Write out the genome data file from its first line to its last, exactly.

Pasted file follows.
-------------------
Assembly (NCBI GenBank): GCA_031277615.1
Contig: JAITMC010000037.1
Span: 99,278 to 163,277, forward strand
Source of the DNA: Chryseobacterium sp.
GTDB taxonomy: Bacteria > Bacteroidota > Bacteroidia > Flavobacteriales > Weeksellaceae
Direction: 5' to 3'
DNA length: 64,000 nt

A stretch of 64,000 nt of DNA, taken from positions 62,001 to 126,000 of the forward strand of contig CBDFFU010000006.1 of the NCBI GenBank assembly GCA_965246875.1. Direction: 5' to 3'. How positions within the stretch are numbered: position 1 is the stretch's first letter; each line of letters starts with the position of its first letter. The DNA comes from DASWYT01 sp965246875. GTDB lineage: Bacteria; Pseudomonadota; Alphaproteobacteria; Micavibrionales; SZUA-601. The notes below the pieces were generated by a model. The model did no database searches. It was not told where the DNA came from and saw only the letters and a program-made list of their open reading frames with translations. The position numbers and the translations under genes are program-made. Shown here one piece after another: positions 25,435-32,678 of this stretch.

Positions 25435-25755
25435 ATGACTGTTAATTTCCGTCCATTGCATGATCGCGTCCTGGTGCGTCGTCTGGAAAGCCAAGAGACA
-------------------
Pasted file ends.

Assembly (NCBI GenBank): GCA_031277615.1
Contig: JAITMC010000037.1
Span: 99,278 to 163,277, forward strand
Source of the DNA: Chryseobacterium sp.
GTDB taxonomy: Bacteria > Bacteroidota > Bacteroidia > Flavobacteriales > Weeksellaceae
Direction: 5' to 3'
DNA length: 64,000 nt

A stretch of 64,000 nt of DNA, taken from positions 62,001 to 126,000 of the forward strand of contig CBDFFU010000006.1 of the NCBI GenBank assembly GCA_965246875.1. Direction: 5' to 3'. How positions within the stretch are numbered: position 1 is the stretch's first letter; each line of letters starts with the position of its first letter. The DNA comes from DASWYT01 sp965246875. GTDB lineage: Bacteria; Pseudomonadota; Alphaproteobacteria; Micavibrionales; SZUA-601. The notes below the pieces were generated by a model. The model did no database searches. It was not told where the DNA came from and saw only the letters and a program-made list of their open reading frames with translations. The position numbers and the translations under genes are program-made. Shown here one piece after another: positions 25,435-32,678 of this stretch.

Positions 25435-25755
25435 ATGACTGTTAATTTCCGTCCATTGCATGATCGCGTCCTGGTGCGTCGTCTGGAAAGCCAAGAGACA